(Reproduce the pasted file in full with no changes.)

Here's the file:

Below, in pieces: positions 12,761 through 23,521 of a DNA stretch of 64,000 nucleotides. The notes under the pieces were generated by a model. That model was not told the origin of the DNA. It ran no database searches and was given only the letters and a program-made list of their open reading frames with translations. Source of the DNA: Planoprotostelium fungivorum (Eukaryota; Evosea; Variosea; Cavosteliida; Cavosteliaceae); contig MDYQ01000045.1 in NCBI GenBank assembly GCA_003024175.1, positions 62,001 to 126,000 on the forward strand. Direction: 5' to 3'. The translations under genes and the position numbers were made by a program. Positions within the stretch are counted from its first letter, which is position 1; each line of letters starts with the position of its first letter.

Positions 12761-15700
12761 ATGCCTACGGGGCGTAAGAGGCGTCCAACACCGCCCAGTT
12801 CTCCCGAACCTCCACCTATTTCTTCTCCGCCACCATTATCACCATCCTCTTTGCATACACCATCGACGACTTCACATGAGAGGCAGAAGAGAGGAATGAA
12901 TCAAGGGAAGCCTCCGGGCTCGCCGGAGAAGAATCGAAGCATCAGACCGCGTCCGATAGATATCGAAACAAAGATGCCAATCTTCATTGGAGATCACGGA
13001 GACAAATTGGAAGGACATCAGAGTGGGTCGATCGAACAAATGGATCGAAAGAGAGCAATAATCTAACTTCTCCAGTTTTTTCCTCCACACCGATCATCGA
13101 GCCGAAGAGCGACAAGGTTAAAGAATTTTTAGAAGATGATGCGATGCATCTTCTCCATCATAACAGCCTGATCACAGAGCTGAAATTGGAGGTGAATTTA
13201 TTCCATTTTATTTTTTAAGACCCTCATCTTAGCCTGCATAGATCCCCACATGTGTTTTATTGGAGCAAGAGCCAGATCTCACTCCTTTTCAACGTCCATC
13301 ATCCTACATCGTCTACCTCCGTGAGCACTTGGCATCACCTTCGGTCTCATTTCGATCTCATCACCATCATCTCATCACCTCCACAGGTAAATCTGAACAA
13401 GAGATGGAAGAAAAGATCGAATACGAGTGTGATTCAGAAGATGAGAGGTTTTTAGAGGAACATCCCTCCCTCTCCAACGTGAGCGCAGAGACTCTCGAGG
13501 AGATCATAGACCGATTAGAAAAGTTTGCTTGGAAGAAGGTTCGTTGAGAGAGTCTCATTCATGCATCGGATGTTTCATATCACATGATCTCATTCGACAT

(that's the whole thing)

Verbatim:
Below, in pieces: positions 12,761 through 23,521 of a DNA stretch of 64,000 nucleotides. The notes under the pieces were generated by a model. That model was not told the origin of the DNA. It ran no database searches and was given only the letters and a program-made list of their open reading frames with translations. Source of the DNA: Planoprotostelium fungivorum (Eukaryota; Evosea; Variosea; Cavosteliida; Cavosteliaceae); contig MDYQ01000045.1 in NCBI GenBank assembly GCA_003024175.1, positions 62,001 to 126,000 on the forward strand. Direction: 5' to 3'. The translations under genes and the position numbers were made by a program. Positions within the stretch are counted from its first letter, which is position 1; each line of letters starts with the position of its first letter.

Positions 12761-15700
12761 ATGCCTACGGGGCGTAAGAGGCGTCCAACACCGCCCAGTT
12801 CTCCCGAACCTCCACCTATTTCTTCTCCGCCACCATTATCACCATCCTCTTTGCATACACCATCGACGACTTCACATGAGAGGCAGAAGAGAGGAATGAA
12901 TCAAGGGAAGCCTCCGGGCTCGCCGGAGAAGAATCGAAGCATCAGACCGCGTCCGATAGATATCGAAACAAAGATGCCAATCTTCATTGGAGATCACGGA
13001 GACAAATTGGAAGGACATCAGAGTGGGTCGATCGAACAAATGGATCGAAAGAGAGCAATAATCTAACTTCTCCAGTTTTTTCCTCCACACCGATCATCGA
13101 GCCGAAGAGCGACAAGGTTAAAGAATTTTTAGAAGATGATGCGATGCATCTTCTCCATCATAACAGCCTGATCACAGAGCTGAAATTGGAGGTGAATTTA
13201 TTCCATTTTATTTTTTAAGACCCTCATCTTAGCCTGCATAGATCCCCACATGTGTTTTATTGGAGCAAGAGCCAGATCTCACTCCTTTTCAACGTCCATC
13301 ATCCTACATCGTCTACCTCCGTGAGCACTTGGCATCACCTTCGGTCTCATTTCGATCTCATCACCATCATCTCATCACCTCCACAGGTAAATCTGAACAA
13401 GAGATGGAAGAAAAGATCGAATACGAGTGTGATTCAGAAGATGAGAGGTTTTTAGAGGAACATCCCTCCCTCTCCAACGTGAGCGCAGAGACTCTCGAGG
13501 AGATCATAGACCGATTAGAAAAGTTTGCTTGGAAGAAGGTTCGTTGAGAGAGTCTCATTCATGCATCGGATGTTTCATATCACATGATCTCATTCGACAT